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HSE demands cleaning machine safety improvements

HSE demands cleaning machine safety improvements

Following nosebleeds and burning eyes for some NHS staff, a UK firm has been ordered to tighten up safety measures on its cleaning machines.

Hygiene Solutions’ Deprox machines pump hydrogen peroxide vapour into sealed, empty hospital wards to clean and disinfect them.

However, a four-year investigation into the machines by the Health and Safety Executive (HSE) has shown that NHS workers have complained of symptoms including burning eyes, chest infections and nosebleeds after entering rooms to operate the machines.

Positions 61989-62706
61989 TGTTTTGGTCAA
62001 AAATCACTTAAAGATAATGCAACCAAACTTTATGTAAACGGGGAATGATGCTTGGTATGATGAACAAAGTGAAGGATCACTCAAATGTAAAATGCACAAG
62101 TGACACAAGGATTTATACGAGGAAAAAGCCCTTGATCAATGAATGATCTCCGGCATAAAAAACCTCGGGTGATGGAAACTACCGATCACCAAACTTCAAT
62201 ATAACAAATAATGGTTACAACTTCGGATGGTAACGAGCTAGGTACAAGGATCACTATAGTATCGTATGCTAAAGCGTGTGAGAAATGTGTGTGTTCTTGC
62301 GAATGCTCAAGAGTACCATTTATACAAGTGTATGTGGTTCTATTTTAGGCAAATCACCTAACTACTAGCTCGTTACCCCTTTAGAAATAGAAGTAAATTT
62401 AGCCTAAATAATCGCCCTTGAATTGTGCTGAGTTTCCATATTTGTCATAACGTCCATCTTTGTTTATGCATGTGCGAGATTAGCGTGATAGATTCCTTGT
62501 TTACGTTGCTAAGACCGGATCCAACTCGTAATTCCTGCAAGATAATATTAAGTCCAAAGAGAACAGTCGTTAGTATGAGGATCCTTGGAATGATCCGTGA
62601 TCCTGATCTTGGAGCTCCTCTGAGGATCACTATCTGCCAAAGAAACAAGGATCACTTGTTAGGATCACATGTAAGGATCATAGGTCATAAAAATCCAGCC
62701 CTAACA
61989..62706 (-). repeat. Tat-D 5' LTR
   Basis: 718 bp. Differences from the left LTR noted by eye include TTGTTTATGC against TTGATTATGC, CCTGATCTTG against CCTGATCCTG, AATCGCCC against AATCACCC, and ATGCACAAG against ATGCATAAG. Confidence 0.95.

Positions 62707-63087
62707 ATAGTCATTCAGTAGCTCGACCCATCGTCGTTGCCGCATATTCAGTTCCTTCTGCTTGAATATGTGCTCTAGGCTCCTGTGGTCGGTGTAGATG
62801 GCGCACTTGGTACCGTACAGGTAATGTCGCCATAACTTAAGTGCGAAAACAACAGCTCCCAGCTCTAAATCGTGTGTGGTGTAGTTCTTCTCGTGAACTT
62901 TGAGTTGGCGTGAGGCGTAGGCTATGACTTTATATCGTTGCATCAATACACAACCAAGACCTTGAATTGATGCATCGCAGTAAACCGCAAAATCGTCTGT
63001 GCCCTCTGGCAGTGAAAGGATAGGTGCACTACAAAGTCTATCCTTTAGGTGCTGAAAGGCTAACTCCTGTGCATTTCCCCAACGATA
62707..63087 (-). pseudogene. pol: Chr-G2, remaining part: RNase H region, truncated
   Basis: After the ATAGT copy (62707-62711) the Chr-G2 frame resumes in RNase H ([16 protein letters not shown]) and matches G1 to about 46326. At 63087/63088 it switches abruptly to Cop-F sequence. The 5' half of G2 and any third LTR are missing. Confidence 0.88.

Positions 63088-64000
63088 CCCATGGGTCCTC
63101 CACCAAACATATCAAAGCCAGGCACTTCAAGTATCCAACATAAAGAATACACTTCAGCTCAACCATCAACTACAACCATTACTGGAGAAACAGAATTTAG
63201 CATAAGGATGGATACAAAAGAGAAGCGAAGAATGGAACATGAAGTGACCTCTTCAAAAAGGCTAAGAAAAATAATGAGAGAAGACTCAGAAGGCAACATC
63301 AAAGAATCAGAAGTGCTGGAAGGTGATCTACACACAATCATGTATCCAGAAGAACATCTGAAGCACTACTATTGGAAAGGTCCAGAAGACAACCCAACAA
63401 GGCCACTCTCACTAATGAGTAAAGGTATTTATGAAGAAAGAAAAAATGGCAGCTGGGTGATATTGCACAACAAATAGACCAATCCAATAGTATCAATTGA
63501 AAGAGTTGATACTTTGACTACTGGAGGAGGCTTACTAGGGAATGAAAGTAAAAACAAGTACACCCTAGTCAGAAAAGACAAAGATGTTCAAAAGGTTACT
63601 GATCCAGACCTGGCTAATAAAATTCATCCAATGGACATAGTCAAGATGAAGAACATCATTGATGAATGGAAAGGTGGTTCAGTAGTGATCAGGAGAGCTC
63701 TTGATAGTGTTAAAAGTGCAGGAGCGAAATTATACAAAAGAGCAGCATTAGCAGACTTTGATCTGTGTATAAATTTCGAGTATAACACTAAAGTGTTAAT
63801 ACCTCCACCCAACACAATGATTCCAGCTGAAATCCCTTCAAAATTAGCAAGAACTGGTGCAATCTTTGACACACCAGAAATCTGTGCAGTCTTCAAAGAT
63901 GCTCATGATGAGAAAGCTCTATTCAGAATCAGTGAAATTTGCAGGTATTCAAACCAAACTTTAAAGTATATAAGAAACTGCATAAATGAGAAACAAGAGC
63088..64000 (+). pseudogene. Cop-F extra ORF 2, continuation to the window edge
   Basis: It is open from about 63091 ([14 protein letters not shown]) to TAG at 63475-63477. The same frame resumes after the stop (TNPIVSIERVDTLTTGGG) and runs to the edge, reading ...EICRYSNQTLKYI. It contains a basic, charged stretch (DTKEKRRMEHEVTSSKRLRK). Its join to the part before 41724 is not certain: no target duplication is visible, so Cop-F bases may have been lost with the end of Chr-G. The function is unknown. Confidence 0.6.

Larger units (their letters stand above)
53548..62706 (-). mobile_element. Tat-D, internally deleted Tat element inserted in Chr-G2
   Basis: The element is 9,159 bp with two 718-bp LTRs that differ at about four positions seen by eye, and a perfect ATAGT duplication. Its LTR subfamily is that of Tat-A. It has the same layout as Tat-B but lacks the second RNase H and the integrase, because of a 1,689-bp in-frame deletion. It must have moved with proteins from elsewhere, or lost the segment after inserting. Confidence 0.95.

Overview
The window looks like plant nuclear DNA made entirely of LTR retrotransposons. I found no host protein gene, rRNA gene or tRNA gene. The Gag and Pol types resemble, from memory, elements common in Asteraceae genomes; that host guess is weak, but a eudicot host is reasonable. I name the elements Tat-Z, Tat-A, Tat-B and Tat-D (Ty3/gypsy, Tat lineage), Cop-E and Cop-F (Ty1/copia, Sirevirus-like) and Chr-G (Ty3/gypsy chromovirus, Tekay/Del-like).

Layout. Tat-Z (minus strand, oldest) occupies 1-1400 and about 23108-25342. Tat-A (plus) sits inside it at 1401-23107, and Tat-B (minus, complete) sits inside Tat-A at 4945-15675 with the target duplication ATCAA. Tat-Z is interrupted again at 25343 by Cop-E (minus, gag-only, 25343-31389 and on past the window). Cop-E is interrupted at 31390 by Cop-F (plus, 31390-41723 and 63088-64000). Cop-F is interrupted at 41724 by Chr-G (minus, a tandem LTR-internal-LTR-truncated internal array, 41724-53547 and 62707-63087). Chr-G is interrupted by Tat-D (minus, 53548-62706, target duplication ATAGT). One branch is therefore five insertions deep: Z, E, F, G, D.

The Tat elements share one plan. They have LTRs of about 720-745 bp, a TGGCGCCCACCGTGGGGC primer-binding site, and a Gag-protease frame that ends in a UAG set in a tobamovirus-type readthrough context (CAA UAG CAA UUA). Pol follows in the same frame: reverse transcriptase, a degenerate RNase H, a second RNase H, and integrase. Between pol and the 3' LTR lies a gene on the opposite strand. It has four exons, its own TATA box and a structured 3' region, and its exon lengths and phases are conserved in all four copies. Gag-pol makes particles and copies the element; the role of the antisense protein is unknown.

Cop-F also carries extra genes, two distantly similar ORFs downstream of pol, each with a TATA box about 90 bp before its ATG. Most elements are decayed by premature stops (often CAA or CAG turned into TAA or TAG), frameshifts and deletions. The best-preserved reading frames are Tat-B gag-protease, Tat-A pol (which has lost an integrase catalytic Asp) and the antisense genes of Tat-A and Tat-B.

The HSE has told Hygiene Solutions that they need to strengthen their safety measures, and either provide hydrogen peroxide monitoring equipment or make sure that customers are fully aware of the risks involved.

Hydrogen peroxide vaporisers have been used since 2002, when hospitals in Singapore deployed them during a SARS outbreak. US government agencies have also kept machines in preparation for an anthrax attack. Studies have shown that the method can reduce patient contamination from common drug-resistant organisms by up to 64%.

A spokesperson for Kings Lynn-based Hygiene Solutions said that Deprox is: “a ground-breaking technology that when used correctly has been proven to be safe and effective at reducing infections in hospitals.”

The NHS is now said to be using alternative decontamination methods.

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